Bone density testing is one way doctors can check how
strong your bones are.
As people age, their bones often become less dense. This means they are thinner and more fragile .Over time, this can lead to a disorder called osteoporosis, which makes bones weak. People who have osteoporosis have bones that can break too easily. For example, people with osteoporosis sometimes break a bone just from falling down.
Doctors do bone density testing for 2 reasons:
• To see if a person has osteoporosis or is at risk for it
• To see if treatments for osteoporosis are working
All women age 65 and older should have bone density testing at least once. Bone density testing might also be appropriate for some men who are older than 70. Doctors sometimes check bone density in men and women who are younger than this if they are at high risk for breaking a bone. Things that increase your risk of breaking a bone include:
• Having already broken a bone as an adult
• Taking medicines called steroids for a long time
• Weighing less than 127 pounds
• Having rheumatoid arthritis
• Having a parent who broke a hip after a minor injury
Yes. The different types of bone density tests include:
• Dual-energy X-ray absorptiometry (DXA): This is the most useful and reliable bone density test. It is a special kind of X-ray that gives off very little radiation. DXA gives reliable measures of bone density in different parts of the body, such as the spine, hip, and wrist. DXA is the best test to diagnose osteoporosis, predict the chances that you will break a bone, and check how well treatment is working.
• Quantitative computerized tomography (CT): This is another special kind of X-ray. It gives reliable measurements of bone density in the spine. It gives off more radiation than DXA. Doctors don't use this test to diagnose osteoporosis.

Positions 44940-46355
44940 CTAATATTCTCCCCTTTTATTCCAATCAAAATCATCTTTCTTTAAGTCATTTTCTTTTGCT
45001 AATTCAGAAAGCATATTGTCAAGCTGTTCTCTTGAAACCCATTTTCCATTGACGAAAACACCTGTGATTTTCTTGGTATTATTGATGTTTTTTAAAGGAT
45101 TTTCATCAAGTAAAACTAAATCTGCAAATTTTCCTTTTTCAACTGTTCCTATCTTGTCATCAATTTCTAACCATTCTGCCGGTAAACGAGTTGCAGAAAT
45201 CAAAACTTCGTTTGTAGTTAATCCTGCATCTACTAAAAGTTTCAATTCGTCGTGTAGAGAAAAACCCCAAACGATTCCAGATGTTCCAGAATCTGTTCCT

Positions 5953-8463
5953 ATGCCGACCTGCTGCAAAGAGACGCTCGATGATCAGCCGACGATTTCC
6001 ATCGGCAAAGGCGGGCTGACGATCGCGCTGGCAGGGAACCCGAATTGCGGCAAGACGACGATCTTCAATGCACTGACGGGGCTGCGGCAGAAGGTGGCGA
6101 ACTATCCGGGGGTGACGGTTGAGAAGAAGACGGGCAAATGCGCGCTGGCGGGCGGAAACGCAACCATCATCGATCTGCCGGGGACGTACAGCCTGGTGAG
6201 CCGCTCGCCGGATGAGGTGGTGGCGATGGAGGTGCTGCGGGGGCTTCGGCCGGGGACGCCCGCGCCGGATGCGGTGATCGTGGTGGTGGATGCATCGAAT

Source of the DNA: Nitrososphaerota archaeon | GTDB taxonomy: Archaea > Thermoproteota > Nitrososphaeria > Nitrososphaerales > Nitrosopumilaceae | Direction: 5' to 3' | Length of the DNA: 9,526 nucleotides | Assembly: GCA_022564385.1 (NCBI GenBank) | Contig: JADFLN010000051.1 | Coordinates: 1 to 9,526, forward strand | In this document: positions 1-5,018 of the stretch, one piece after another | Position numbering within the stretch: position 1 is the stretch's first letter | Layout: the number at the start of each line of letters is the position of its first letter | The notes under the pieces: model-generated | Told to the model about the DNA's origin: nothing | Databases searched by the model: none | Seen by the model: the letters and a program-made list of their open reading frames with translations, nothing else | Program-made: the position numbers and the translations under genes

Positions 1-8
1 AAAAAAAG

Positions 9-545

• Ultrasound testing : Ultrasound can be used to measure the bone density of the heel. This test can help find out a person's risk of breaking a bone. But doctors don't use this test to diagnose osteoporosis or to follow changes in bone density over time.
During DXA, you lie on a table. Then an X-ray machine
scans one of your bones. The test doesn't hurt or make you uncomfortable. You don't need to
take any pills or get any shots. The whole thing takes 5 to 10 minutes.
Even though DXA is a type of X-ray, it gives off very little radiation. During a DXA you get about the same amount of radiation that an average person gets from the environment in one day. After the test, your bones get a "score."
The results of a bone density test are called "T" and "Z" scores. For men age 50 and older and for women who have gone through menopause (meaning they no longer have monthly periods), the T-score is more important.
• Normal bone density : People with normal bone density have a T-score between +1 and -1. People who have a score in this range do not usually need treatment. Still, it makes sense for them do things to prevent bone loss. For instance, they should eat foods rich in calcium and vitamin D, and do exercise.
• Osteopenia (also known as low bone mass): Osteopenia is the medical term for bone density that is lower than normal but not as low as it gets with osteoporosis. A person with osteopenia does not yet have osteoporosis but is at risk of developing it. People with osteopenia have a T-score between -1.1 and -2.4. They usually need to do things to prevent bone loss. Sometimes that means taking medicines.
• Osteoporosis : People with osteoporosis have a T-score of -2.5 or less. If you discover that you have osteoporosis, there are lots of things you can do to lower the chances that you will break a bone. For instance, you can take osteoporosis medicines and calcium and vitamin D supplements. You can also exercise.
If your test shows that you do not have osteoporosis today, you might need to have the test again later. Ask your doctor or nurse if and when you should be tested again.